4. Download the latest build of CyanogenMod 7 (or the operating system of your choice. For the best version of CM7, check out the first post in Whistlestop’s thread on the xda-developers forum.

5. Copy the file to your Kindle Fire’s storage.

6. Turn off the Kindle Fire and then press the power button to start it up again.

7. When you see a yellow triangle with a fire in the middle, press the power button for about two seconds to enter TWRP 2.0.

7a. It’s a very good idea at this point to create a backup of your system.

7b. Tap the backup button.

7c. Select the items you want to backup. At the very least you should backup the system, data, and boot partitions.

7d. Tap the “Backup now button” and when the backup is complete tap the Main Menu button to return to the main menu. This way you can restore the stock Amazon software and all of your data and settings using the TWRP 2.0 restore function.

8. Tap the install button.

9. Use the file browser to locate the file you downloaded.

10. Select the appropriate zip file.

11. Tap the Flash button.

12. Go back to the TWRP Home screen and choose reboot.

That should be all you need to do to install CyanogenMod 7 or other firmware. This should prevent your device from automatically downloading the latest Amazon software.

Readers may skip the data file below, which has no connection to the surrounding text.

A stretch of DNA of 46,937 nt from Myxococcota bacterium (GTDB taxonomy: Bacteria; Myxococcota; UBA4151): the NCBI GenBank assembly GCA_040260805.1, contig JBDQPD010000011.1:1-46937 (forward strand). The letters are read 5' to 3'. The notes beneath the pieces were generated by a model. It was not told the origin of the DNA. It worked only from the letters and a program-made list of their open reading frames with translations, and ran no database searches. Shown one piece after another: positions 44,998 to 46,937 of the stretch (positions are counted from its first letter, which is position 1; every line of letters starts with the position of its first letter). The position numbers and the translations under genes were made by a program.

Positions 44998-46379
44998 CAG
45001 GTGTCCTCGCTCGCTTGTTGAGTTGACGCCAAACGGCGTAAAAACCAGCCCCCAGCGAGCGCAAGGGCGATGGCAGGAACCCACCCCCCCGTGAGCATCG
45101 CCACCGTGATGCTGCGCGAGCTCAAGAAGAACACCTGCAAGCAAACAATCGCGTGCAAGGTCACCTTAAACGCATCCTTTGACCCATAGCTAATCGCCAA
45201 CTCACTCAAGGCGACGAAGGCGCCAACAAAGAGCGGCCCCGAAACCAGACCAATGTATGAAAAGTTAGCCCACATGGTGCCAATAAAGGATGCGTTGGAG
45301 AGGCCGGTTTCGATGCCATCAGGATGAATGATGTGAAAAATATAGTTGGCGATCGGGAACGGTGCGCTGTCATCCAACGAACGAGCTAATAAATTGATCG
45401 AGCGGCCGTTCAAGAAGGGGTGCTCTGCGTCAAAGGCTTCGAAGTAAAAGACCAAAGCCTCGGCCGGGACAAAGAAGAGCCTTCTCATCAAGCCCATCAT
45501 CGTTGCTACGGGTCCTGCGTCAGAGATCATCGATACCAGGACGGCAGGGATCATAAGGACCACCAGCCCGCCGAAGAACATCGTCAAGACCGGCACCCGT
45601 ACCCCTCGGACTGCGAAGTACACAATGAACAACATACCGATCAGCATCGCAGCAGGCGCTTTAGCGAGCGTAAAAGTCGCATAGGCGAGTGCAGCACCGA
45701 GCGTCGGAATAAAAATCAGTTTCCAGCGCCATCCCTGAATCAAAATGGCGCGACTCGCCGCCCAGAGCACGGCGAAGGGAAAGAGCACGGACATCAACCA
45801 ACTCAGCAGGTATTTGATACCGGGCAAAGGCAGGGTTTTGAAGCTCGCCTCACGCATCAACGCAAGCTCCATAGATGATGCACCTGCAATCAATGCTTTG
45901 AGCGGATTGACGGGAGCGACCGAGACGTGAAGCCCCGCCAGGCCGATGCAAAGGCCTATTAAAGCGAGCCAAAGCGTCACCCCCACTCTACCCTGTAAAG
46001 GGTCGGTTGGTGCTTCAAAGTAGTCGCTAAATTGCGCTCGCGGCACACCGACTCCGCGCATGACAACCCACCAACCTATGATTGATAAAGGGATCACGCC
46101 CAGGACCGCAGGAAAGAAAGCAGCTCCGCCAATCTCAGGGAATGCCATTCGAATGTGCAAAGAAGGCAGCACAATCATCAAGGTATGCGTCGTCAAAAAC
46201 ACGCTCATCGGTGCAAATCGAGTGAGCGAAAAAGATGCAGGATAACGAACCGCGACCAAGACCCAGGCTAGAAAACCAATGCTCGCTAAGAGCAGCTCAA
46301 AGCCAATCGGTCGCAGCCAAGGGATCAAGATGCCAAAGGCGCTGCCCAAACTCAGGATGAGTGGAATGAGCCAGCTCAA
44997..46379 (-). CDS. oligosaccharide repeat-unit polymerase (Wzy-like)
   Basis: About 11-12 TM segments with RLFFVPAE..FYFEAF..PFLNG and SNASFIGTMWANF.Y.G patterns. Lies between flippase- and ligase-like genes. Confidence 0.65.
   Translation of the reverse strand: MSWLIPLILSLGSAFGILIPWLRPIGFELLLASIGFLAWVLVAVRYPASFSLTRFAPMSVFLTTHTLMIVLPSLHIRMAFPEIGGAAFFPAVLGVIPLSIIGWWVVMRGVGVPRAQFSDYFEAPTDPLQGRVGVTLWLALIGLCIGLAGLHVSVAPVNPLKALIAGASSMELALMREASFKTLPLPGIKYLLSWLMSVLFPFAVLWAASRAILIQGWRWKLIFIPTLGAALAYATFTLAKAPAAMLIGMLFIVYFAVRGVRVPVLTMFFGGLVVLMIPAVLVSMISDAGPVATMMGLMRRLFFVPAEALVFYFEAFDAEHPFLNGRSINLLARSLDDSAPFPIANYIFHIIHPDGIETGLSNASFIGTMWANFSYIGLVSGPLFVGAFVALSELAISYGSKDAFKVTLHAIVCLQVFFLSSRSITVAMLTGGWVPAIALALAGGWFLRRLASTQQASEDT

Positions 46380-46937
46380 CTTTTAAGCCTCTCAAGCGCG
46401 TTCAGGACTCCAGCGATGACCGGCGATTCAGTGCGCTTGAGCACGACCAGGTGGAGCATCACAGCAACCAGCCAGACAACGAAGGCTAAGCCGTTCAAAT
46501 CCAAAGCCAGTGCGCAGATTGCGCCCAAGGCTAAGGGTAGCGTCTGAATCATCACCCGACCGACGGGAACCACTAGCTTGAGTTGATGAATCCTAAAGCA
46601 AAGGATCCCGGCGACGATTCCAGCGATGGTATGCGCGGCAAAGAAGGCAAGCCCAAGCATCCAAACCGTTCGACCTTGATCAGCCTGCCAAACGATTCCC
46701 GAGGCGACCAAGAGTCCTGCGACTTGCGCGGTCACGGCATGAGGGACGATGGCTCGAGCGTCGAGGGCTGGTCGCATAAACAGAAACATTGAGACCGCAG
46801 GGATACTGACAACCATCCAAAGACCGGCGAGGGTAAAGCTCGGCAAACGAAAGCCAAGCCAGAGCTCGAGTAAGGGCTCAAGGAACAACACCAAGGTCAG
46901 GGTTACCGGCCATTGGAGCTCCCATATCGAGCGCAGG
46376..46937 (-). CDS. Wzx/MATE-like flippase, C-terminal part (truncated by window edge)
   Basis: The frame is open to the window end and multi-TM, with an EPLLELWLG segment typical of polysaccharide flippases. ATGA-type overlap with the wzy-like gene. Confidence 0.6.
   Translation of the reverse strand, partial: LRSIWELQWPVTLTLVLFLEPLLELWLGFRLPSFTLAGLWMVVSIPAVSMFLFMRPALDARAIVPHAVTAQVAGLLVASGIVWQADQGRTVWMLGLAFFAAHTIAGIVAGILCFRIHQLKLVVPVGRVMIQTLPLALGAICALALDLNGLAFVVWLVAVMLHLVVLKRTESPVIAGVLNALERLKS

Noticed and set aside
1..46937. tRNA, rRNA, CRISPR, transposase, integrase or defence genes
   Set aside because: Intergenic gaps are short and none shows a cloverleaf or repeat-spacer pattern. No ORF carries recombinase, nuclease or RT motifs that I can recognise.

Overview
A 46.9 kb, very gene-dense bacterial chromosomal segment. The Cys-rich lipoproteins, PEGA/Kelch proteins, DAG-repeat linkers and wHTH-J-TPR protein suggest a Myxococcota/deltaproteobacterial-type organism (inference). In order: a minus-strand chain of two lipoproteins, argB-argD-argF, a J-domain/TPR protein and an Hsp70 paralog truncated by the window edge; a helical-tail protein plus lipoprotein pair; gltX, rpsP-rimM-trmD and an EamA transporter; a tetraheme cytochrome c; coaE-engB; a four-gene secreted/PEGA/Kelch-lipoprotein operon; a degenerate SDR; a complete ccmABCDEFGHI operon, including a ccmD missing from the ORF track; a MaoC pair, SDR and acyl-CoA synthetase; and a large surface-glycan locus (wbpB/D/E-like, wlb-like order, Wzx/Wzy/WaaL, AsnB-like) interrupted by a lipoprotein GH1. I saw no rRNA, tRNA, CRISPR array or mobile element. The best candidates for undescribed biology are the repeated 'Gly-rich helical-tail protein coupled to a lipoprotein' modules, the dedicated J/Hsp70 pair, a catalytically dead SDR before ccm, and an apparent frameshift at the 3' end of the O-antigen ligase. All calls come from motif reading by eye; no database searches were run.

Note that the steps above will not install the Android Market or other Google apps on your device. To do that, just download the latest from, place it on the “sdcard” portion of your Kindle’s storage, and follow the steps above to install it the same way you installed the file.

If you’re already running OS 6.2.1, you may have to wait until hackers find another way to root the tablet though.


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8 replies on “Amazon releases Kindle Fire 6.2.1 software, breaks root”

  1. Hi..

    Unfortunately, only after having got my Kindle Fire auto-updated [OTA] to 6.2.1 and got the set, unrooted, unable to re-root, I read this article. It has just happened today morning and I noticed it when my Titanium Backup did not run for want of root access. Interestingly, yesterday night backup has been completed.

    So what do I do now…!…??


  2. So is there any hope for those of us foolish enough to install the update? I downloaded the 6.2 bin, but the updater is smart enough to ignore older versions. On a side note, does OTA Rootkeeper’s “Protect” feature protect against this?

    @78a4b55bb444855dff72b32855581acd:disqus Biggest reason is to install the Android Market. See earlier post for more info. As for using Cloud/Video on Demand, you can unroot or better yet, run OTA Rootkeeper.

  3. I don’t see the point in rooting a kindle fire, because without amazons cloud service you are stuck with a tablet with only about 6.5GB of usable storage

  4. Select the items you want to backup. At the very least you should backup the system, data, and boot partitions.”
    Were i can find this items after backup?

    1. Why is my name in your post? Your post doesn’t even reply to mine.

    2. Your backups are stored in a folder called TWRP on your “sdcard.” The easiest way to restore from these backups is to use the restore function in TWRP 2.0.